A look at the factors in the COPPA Rule will help most channel owners determine if their content is directed to children. If you’re still unsure about how COPPA applies to you, consider contacting an attorney or consulting with one of the COPPA Safe Harbor programs – self-regulatory groups that offer guidance on how operators can comply with the law. Visit the FTC’s website for a list of currently approved Safe Harbor organizations. For more resources, visit the FTC’s Children’s Privacy page for our Six-Step Compliance Plan for Your Business.



If your videos are made for kids, transfer it to YouTube kids. If your videos are for teens/adults, no changes are to be added.

Hi, I have a child, he is ten years old, he use YouTube all the time, specially to study for the school, And as a mother I think that the full responsability of what my child do or doesn't do through Internet and specially on YouTube is mine. If parents can not to control their children that is not the creators or YouTube responsability.
The access to information shouldn't be regulated in any way.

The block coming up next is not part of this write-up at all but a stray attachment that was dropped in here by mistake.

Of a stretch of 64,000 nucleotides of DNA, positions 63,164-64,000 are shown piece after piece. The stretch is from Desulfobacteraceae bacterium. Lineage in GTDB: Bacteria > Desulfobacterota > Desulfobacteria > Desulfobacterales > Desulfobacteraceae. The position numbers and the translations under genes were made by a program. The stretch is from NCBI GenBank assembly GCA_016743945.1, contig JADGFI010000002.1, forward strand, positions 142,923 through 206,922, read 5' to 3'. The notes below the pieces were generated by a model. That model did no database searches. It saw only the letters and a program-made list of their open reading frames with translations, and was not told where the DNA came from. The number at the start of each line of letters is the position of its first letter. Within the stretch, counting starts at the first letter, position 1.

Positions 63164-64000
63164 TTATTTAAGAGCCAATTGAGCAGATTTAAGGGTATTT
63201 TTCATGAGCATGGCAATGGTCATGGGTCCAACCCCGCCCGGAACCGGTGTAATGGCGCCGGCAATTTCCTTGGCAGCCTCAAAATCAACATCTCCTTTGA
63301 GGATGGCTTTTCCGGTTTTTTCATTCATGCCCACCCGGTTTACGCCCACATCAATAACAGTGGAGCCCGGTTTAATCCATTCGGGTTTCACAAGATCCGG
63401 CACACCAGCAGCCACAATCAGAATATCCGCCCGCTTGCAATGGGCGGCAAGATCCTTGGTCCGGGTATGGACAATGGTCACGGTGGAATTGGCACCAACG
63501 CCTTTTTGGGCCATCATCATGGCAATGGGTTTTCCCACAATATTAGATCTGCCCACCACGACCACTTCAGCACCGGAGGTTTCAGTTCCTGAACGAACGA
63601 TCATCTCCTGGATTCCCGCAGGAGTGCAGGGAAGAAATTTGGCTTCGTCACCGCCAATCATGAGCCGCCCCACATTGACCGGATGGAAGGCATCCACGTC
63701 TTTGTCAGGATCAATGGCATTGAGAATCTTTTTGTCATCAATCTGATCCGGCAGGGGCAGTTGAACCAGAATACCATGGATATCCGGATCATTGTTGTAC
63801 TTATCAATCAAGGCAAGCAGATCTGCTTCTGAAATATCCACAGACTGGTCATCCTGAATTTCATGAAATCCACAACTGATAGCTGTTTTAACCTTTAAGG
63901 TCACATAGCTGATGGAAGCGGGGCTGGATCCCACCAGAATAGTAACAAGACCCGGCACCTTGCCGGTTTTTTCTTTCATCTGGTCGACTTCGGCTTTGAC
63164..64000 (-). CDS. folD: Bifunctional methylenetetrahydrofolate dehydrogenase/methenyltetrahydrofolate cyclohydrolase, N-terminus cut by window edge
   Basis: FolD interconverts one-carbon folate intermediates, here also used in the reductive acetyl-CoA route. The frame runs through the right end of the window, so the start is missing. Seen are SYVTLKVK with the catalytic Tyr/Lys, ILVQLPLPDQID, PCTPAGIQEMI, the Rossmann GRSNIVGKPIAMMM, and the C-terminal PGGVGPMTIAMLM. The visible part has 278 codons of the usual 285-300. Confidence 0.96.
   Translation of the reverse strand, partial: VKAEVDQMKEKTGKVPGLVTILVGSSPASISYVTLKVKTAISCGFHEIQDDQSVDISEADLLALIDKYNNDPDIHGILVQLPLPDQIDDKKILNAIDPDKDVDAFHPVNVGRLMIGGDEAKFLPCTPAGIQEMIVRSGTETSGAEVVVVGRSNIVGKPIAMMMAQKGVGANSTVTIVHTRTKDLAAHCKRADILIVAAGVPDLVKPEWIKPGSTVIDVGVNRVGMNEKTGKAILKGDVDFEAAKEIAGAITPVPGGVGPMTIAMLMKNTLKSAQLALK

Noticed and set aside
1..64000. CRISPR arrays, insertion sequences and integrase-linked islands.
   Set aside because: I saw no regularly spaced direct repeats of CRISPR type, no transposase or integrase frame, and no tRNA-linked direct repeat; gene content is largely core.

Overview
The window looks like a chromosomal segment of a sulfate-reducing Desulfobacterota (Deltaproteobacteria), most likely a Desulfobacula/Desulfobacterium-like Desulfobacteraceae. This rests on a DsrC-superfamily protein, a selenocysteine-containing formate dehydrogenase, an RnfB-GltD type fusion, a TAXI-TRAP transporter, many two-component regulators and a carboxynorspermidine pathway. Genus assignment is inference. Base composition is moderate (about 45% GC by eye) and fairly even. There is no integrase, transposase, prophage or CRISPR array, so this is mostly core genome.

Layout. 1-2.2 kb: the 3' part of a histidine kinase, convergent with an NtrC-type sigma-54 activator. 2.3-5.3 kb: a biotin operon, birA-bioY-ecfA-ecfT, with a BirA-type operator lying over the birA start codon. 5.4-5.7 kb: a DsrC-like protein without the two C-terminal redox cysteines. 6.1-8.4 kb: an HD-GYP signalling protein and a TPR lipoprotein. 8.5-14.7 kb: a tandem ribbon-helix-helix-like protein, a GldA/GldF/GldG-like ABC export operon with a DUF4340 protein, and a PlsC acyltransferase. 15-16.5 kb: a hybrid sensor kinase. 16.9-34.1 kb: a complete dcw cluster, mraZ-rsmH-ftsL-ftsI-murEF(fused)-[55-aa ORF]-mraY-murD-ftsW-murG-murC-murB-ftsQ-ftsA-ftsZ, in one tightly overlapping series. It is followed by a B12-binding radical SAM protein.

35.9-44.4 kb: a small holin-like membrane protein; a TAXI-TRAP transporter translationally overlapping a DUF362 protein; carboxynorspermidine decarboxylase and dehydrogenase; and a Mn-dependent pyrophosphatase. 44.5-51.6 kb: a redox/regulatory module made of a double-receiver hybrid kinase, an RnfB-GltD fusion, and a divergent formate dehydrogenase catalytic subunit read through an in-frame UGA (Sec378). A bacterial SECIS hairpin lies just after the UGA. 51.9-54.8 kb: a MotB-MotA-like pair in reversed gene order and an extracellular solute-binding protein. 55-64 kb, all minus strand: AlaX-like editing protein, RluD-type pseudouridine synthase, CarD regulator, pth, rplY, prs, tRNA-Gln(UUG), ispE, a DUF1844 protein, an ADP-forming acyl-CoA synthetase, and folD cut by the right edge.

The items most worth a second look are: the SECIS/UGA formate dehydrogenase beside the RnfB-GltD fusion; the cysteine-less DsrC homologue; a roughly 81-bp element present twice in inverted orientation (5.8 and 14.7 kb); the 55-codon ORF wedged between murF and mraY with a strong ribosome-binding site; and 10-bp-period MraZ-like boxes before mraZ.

YouTube already uses algoritms to target adds, they can use this algoritm to determine what the sponsors do, and not put adds not for children on children videos, and can prevent the recolection of information in those channels, but shouldn't stop a child to ask a teacher through the plataforms for information about a subject he or she is studying, or connect with others or create a comunity through the plataform.
This law should be canceled and teach the parents to be responsibles for their children.

Sure, there is reason to see that children’s privacy needs to be protected. But, just like everything else, YouTube is just like another job. You have to work hard for views, to get monetized by ads. To support family and friends. Bigger Youtubers can hold off due having a lot of money, because of popularity. But Smaller Youtubers, who are probably starting to rely on YouTube money, won’t be able to hold out for long. YouTube already has demonetization laws too. YouTube for kids also exist. If this law was enforced then it would possibly be the end of Youtube, where children directed channels escape to another video network. Then, all that’s left are videos for 13+ , which kids would be possibly attracted to. Then they comment on the video, and the whole thing starts all over again. The plan, if this what is going to happen, is useless. FTC, drop the act and step down. You are clearly making things worse then better.